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Over the years, mechanical engineers, industrial designers, aviation specialists and carmakers throughout the world have persistently explored and experimented with countless eccentric concepts and prototypes in pursuit of inventing the ultimate mode of transport. Inspiring, bizarre, and at times comical, Something Curated takes a closer look at five largely forgotten concept vehicles designed during the 20th century.

L’Oeuf, 1942 || Paul Arzens

L’Oeuf, 1942

Developed during World War II by Paul Arzensin response to fuel rationing, and considered the precursor of today’s Smart Car, this three-wheeled vehicle ran 60 miles on a charge at a top speed of 37 miles per hour. Fabricated from aluminium with a plexiglass dome, it was lightweight as well as fuel efficient. French artist, industrial designer and engineer Arzens, then 45 years old, built the egg-shaped car for his personal use. Equipped with only a single pedal and a steering wheel, L’Oeuf signified the beginning of France’s dominance in mini-cars following the war.

The Schramm Javelin, 1965 || B.J. Schramm

The Schramm Javelin was a single-seat light helicopter designed during the early 1960’s by B.J. Schramm. The concept was designed to be very easy to fly, comprising few components, making it simple to disassemble for maintenance. The machine had a tubular steel structure with a formed aluminium body shell and was powered by a 100-horsepower powerboat engine. It first flew in August 1965, and Schramm subsequently redesigned the Javelin as the Scorpion, and he formed Rotorway Aircraft Inc. to market kits for this revised version. 250 of these helicopters were supposedly flying by 1970.

Cybernetic Walking Machine, 1965 || Ralph Mosher

The Walking Truck or Cybernetic Walking Machine was an experimental quadruped walking vehicle created by General Electric in 1965. It was designed by Ralph Mosher to help infantry carry equipment over rough terrain. The bizarre four-legged creation walked rather than drove. Further work on the pedipulator led to the creation of a similar walking vehicle called the Cybernetic Anthropomorphous Machine (CAM). A driver inside the CAM controlled the four legs, each of which was 4 metres long. The machine’s back legs mimicked the movements of the driver’s legs while its front legs mimicked the movement of the driver’s arms.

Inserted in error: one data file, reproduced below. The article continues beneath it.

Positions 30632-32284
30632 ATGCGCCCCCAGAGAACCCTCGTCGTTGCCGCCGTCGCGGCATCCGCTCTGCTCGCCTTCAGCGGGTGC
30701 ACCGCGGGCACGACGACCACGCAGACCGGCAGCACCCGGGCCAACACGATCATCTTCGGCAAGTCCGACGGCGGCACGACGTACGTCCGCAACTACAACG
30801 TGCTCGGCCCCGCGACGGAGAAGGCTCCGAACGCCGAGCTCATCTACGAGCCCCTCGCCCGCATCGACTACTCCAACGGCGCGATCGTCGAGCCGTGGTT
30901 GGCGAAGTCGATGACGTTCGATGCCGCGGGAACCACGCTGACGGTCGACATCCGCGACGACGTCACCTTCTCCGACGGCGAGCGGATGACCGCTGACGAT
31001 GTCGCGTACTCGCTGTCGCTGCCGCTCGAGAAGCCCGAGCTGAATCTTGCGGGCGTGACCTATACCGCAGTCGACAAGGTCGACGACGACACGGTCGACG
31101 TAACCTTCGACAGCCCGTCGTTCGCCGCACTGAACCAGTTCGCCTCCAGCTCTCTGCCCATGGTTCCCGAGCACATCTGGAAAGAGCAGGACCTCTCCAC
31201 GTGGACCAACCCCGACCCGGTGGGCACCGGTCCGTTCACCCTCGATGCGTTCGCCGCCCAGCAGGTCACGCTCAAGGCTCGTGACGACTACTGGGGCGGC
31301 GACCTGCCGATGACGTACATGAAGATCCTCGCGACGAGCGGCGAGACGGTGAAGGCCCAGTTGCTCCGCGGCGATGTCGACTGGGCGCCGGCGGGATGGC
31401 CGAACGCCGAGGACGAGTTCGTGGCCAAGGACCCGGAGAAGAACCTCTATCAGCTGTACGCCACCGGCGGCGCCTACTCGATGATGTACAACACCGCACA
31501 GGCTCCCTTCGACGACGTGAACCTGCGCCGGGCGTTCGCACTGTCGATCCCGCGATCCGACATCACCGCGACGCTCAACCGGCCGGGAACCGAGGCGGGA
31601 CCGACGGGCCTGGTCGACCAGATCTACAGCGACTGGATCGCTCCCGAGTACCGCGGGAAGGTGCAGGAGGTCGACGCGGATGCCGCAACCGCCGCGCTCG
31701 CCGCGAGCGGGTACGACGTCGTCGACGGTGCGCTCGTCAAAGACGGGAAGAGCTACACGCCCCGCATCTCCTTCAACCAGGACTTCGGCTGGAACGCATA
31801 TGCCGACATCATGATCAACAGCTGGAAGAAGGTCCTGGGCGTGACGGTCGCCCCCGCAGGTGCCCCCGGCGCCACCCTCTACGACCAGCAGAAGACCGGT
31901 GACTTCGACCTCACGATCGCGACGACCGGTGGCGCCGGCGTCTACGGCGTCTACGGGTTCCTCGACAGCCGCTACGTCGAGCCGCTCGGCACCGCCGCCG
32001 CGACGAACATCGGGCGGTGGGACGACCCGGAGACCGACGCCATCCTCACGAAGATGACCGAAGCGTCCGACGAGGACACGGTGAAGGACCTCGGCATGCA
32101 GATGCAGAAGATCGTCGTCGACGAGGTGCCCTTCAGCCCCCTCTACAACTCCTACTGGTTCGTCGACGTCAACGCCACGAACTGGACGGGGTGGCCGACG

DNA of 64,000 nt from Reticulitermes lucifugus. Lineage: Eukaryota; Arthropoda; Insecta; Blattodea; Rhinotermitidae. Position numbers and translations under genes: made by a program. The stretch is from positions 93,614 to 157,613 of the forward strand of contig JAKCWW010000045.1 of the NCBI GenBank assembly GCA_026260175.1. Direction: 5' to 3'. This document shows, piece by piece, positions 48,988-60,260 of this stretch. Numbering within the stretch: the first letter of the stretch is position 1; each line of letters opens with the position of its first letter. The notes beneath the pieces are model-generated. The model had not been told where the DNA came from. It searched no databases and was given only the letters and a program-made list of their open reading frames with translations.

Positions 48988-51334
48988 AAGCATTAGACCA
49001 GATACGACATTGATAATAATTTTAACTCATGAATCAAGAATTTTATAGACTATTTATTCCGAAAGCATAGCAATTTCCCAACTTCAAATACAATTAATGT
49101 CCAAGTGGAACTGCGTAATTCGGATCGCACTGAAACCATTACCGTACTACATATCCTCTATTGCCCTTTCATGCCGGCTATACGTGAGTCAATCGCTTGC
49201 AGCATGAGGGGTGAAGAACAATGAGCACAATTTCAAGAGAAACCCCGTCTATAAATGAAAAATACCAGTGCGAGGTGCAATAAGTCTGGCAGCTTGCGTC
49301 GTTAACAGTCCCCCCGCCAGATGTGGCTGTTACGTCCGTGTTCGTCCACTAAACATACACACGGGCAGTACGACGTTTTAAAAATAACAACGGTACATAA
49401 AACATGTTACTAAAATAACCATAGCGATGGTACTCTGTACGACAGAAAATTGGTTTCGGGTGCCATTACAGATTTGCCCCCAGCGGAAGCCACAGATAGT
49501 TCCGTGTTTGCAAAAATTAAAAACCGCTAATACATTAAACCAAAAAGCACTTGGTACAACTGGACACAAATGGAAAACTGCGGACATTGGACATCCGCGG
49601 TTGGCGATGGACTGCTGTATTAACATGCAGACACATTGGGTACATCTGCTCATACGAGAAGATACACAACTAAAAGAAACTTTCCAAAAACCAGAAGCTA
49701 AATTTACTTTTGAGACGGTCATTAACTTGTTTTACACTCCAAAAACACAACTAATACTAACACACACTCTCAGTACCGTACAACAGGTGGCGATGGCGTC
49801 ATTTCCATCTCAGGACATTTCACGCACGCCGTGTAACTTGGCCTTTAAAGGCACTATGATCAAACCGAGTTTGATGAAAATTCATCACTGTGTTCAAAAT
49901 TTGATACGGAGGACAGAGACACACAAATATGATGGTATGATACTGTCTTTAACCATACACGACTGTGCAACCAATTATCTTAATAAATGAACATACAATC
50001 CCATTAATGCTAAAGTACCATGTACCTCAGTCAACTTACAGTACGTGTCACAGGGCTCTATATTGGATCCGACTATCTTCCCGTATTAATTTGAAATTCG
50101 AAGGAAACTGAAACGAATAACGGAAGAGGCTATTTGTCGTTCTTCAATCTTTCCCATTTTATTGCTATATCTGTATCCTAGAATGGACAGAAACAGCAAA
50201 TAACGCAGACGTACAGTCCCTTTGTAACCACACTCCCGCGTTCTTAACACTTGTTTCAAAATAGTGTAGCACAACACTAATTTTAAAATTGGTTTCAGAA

Dynasphere, 1932 || Dr. J. H. Purves

Dynasphere, 1932

Invented in the early 1930s, this futuristic car featured a single wheel, forming the entire body of the vehicle. The Dynasphere, as inventor Dr. J. H. Purves named it, offered a cabin within the circumference of the wheel for the driver and passenger to sit. Inside the wheel, on either side, tracks run completely around. The motor is geared to the track so that, when the engine is started, the motor pulls the track toward it and so starts the wheel in motion. Purves made two prototypes: the larger one featured a gasoline motor capable of 2.5-horsepower, and the other ran on electricity.

Constantini Motor Skates, 1906 || M. Constantini

Constantini Motor Skates, 1906

Constantini motor skates were invented in the early 20th century by M. Constantini. They looked and operated like normal roller skates except that each skate had a 1.5-horsepower engine, battery, fuel tank, and ignition. These small engines were connected to a belt worn around the rider’s waist. The front of the belt contained the ignition to switch the engines on or off, while the back of the belt held a fuel tank that contained less than a gallon of gasoline. Unsurprisingly, Constantini’s motor skates never entered mass production.

Feature image: Cybernetic Walking Machine, 1965 / All images via Pinterest

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